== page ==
Florida coordinating reopening with five southern states
Florida is a part of the coalition of southern states coordinating to reopen their economies even as they see continuing coronavirus cases and lack the testing capacity some public health experts say is needed to safely reopen.
“We have had a meeting with all the Southeastern governors — Mississippi, Alabama, Georgia, Florida, South Carolina, and Tennessee,” Florida Gov. Ron DeSantis (R) said on “Fox & Friends” Tuesday. “And we shared a lot of ideas. I think we will be the same page on some stuff.”
DeSantis’s communications director Helen Aguirre Ferré tweeted that the governor’s office “is working in coalition with regional southeastern state governors … to safely re-open as well as working regionally within Florida to make sure we thread the needle properly.”
Florida has experienced four deaths per 100,000 people, according to statistics collected by The New York Times.
Other states in the South have been hit harder per capita, with Georgia experiencing 7.6 deaths per 100,000 people.
Louisiana is the hardest-hit southern state so far and is not a part of the coalition. It has experienced 30.2 deaths per 100,000 people. Many think Mardi Gras events earlier this year contributed to the spread of the coronavirus in the state.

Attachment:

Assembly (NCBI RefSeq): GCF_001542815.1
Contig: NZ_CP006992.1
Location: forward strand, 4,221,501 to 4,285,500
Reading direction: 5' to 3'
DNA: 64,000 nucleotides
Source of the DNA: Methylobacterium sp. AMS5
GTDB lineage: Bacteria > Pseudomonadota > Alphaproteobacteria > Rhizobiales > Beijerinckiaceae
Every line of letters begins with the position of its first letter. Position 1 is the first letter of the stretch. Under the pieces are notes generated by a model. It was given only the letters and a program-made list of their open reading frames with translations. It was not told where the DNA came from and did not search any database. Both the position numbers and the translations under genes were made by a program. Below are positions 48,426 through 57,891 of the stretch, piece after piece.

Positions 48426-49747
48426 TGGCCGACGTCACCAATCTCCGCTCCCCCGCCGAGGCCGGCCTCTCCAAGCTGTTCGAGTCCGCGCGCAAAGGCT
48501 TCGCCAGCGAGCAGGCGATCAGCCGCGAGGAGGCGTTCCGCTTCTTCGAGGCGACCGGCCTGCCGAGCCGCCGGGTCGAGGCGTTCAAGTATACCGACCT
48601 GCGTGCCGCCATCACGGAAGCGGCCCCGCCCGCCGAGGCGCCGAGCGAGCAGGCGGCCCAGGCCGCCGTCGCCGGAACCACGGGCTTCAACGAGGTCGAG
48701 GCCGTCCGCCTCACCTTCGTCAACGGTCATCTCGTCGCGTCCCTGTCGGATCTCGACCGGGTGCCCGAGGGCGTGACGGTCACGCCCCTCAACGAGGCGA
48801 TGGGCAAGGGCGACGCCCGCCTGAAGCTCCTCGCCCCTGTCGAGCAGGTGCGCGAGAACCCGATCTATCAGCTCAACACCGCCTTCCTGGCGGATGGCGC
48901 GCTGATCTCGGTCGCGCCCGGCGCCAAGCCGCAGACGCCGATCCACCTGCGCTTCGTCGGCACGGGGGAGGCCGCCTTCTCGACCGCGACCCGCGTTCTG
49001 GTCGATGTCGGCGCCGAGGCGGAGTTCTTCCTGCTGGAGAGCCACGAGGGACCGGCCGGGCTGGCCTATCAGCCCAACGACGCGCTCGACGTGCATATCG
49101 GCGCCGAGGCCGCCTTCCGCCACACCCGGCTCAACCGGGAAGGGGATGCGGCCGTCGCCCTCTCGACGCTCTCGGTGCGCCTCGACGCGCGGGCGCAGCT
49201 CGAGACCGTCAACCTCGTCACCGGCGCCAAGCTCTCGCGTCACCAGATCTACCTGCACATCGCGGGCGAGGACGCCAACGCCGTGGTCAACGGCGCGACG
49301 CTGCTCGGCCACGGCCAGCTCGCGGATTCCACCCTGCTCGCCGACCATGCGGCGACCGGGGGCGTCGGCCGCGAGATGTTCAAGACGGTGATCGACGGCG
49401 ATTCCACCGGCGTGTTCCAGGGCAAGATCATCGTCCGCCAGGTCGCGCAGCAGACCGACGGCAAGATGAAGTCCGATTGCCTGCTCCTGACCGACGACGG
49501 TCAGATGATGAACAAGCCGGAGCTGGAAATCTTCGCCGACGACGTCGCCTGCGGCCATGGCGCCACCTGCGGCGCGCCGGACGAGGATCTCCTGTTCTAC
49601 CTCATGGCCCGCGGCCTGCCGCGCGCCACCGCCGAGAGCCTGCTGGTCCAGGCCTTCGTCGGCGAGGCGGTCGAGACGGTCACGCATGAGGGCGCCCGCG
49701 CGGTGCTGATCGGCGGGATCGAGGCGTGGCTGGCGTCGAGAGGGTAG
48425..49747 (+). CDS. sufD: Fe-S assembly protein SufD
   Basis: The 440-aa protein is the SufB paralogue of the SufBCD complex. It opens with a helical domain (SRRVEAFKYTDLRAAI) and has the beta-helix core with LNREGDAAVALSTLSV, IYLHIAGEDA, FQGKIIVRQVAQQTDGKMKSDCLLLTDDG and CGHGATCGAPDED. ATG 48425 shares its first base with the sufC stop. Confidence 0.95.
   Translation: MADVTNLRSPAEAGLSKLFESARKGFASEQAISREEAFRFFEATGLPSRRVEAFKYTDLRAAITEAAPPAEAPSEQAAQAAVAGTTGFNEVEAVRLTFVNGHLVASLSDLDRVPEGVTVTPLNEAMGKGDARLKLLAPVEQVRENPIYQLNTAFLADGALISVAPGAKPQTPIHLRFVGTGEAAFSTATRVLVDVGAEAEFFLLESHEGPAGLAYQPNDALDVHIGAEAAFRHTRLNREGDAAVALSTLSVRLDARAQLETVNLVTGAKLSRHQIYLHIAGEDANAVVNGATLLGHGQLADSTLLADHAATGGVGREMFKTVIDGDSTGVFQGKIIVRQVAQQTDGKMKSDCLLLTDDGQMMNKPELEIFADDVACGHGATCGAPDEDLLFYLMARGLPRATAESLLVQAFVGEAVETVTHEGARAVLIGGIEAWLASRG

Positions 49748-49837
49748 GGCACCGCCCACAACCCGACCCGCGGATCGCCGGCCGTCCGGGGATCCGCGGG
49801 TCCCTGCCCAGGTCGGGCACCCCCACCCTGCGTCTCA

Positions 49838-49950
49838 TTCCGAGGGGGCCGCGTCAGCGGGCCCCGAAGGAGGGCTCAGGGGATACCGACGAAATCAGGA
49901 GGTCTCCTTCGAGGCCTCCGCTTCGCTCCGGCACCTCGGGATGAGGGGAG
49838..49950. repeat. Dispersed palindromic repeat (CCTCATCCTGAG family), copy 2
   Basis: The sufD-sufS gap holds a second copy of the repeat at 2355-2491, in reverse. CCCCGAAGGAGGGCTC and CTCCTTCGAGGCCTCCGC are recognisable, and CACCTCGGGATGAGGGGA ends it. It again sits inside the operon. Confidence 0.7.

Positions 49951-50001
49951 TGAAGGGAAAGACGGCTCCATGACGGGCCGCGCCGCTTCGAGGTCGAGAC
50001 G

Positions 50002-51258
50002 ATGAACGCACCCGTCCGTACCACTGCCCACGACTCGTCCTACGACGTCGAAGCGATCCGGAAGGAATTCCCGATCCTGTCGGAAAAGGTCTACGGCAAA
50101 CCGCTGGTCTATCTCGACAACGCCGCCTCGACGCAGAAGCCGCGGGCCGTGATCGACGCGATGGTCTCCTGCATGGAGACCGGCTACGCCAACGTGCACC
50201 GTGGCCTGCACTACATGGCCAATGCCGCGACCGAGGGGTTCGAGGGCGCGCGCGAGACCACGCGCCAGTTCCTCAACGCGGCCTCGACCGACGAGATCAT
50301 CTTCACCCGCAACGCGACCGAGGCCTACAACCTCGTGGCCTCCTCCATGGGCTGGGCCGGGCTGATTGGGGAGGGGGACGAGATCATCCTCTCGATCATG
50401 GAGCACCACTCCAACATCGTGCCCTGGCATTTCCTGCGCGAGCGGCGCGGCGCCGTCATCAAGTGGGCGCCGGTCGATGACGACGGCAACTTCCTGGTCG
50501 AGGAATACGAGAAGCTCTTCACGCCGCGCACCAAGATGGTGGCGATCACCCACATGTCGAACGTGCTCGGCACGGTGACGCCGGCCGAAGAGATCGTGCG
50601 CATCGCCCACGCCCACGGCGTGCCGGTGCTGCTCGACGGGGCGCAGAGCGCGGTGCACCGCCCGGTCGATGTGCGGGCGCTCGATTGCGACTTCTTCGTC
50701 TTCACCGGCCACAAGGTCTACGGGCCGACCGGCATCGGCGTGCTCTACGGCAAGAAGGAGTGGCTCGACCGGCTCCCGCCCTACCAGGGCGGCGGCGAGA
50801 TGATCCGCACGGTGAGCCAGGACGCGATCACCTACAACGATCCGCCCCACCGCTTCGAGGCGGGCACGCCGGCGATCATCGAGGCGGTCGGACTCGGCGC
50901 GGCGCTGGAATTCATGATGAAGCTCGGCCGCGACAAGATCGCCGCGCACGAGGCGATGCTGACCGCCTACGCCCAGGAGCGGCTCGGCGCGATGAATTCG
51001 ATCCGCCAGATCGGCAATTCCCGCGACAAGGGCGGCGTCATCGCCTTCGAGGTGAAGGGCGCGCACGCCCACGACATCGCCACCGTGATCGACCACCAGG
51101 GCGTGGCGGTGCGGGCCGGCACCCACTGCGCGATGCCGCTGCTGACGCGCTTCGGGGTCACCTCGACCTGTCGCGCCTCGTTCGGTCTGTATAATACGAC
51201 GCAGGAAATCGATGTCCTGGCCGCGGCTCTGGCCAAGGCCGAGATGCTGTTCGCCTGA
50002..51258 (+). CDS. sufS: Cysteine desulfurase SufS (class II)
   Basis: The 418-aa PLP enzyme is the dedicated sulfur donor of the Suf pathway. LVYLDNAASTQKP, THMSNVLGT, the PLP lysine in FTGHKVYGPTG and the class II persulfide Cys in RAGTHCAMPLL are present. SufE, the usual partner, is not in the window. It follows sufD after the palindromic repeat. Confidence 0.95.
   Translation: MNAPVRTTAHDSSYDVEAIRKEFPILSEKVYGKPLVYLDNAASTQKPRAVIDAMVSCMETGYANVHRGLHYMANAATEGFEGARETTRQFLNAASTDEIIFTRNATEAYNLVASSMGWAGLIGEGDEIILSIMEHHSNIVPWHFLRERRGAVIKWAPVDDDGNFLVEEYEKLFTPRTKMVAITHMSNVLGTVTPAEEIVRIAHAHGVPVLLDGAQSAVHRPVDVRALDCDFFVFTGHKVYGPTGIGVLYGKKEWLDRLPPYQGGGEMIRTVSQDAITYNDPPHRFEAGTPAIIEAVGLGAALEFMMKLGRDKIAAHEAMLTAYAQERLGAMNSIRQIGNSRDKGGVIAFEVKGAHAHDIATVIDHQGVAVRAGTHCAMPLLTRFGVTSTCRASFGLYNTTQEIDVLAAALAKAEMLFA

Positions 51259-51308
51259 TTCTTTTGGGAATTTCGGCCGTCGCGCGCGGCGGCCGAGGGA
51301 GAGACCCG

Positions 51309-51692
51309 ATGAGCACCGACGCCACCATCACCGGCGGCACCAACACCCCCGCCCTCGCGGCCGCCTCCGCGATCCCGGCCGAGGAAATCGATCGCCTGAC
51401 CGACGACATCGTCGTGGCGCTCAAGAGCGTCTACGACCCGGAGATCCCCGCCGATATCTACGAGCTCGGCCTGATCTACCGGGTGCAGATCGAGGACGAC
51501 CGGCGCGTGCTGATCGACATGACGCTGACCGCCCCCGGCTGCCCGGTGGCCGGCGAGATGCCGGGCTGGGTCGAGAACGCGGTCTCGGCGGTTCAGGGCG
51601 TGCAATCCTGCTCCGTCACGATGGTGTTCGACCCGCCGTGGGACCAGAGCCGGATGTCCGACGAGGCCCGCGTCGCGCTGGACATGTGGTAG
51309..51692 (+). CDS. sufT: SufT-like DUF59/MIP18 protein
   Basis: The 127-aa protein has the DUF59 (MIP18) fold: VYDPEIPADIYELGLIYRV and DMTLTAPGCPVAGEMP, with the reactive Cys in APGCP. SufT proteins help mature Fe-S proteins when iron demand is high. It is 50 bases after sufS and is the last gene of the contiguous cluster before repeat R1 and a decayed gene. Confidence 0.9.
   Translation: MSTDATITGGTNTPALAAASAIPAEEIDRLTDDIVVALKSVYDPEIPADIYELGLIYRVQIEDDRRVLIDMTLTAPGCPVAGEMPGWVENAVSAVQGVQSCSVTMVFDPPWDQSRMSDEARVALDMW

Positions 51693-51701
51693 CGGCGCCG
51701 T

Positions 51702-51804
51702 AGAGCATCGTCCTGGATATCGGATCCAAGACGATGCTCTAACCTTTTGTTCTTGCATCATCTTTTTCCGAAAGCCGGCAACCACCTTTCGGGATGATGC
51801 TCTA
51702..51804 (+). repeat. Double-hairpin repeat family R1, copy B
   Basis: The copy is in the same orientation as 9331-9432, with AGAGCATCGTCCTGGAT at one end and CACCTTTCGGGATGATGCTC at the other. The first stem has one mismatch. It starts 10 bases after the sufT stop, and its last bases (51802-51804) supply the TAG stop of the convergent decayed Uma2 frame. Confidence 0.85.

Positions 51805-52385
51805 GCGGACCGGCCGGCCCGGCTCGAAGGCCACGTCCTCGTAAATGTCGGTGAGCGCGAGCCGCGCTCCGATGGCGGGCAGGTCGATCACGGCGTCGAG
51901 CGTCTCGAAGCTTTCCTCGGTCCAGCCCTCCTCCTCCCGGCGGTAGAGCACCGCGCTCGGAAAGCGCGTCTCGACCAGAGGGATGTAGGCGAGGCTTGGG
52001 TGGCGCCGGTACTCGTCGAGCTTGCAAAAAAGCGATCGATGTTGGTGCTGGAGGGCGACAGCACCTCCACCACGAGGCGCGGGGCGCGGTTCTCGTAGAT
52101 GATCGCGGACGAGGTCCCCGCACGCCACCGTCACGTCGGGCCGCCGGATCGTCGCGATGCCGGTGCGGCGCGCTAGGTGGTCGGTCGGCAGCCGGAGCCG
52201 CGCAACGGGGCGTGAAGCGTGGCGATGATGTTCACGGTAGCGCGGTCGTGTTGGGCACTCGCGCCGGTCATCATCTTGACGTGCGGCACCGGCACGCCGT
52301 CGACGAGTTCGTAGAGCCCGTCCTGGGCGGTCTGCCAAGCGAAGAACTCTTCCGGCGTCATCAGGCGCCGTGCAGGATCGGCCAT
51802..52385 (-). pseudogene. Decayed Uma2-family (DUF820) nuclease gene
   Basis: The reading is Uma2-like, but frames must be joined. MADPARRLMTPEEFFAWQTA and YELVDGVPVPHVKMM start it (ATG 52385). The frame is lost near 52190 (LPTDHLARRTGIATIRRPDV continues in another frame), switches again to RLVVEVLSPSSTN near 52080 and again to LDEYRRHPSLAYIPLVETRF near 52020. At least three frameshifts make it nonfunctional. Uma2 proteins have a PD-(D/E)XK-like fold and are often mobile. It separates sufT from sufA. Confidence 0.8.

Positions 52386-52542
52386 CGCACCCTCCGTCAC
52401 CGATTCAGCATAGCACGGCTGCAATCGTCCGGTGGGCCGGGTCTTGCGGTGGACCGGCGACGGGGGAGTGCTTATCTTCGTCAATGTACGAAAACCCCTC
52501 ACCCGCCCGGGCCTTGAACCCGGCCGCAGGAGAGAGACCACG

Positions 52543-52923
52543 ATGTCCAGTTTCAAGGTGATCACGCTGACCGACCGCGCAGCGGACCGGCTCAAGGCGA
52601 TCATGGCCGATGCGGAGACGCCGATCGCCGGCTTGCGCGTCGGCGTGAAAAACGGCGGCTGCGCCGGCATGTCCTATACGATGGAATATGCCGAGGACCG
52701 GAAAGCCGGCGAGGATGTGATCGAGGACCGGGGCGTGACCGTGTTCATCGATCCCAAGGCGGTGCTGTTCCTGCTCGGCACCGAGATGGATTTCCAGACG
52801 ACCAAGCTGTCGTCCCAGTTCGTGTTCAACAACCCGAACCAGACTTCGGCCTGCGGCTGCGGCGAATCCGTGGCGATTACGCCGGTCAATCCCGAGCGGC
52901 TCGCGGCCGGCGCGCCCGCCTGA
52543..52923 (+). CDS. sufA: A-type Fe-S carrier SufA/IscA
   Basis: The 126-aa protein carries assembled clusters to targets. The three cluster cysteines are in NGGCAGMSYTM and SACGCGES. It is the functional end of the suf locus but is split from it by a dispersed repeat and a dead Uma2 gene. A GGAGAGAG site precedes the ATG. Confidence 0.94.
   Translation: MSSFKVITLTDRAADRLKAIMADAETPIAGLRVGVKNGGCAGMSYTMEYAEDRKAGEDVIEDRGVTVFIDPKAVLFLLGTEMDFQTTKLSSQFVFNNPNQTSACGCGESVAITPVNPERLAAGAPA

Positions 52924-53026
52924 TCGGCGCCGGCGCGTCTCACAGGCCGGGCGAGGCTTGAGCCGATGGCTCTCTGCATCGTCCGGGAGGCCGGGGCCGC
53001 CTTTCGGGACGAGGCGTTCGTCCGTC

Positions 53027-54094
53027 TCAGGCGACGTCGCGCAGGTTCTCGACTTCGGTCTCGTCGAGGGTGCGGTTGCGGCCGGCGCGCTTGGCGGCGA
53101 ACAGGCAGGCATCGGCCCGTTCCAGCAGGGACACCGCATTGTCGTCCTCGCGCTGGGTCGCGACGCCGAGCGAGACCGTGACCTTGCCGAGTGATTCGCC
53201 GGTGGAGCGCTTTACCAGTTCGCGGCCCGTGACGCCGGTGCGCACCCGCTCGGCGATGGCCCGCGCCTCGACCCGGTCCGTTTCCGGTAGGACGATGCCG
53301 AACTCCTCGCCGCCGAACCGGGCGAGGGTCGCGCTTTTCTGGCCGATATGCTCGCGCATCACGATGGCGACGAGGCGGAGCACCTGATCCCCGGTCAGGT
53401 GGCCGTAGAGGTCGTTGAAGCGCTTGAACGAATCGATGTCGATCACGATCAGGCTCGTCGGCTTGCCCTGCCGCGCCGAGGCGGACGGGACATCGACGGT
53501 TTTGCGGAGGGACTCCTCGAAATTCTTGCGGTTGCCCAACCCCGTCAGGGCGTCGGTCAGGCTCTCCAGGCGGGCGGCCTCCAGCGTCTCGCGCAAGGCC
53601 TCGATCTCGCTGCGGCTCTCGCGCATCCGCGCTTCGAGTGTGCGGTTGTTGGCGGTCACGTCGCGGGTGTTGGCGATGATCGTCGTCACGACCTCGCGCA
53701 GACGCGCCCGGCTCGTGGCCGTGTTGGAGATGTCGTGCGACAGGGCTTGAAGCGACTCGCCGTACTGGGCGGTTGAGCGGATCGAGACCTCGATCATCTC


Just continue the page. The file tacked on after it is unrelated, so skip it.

The southern states moving forward with openings as part of the coalition all have Republican governors. Louisiana has a Democratic governor.
Georgia Gov. Brian Kemp (R) announced Monday that he would lift his state’s stay-at-home order on April 30. His plans have come under criticism from some who say the state is moving too quickly.
Florida’s stay-at-home order also expires April 30, though DeSantis announced last week that he would close K-12 schools for the remainder of the academic year.
As of Tuesday morning, the six states had collectively tested about one-tenth of 1 percent of their total populations, half of what states in the northeast have tested, according to data from the COVID Tracking Project.
Kemp has been the subject of criticism since announcing his state would begin to reopen Monday. He admitted that cases will likely increase as bowling alleys, gyms, nail salons, massage therapists and movie theaters reopen next week.
“Gyms, nail salons, bowling alleys, hair salons, tattoo parlors: It feels like they collected a list of the businesses you know that were most risky and decided to open those first,” Former Food and Drug Administration Commissioner Scott Gottlieb said Tuesday on CNBC.
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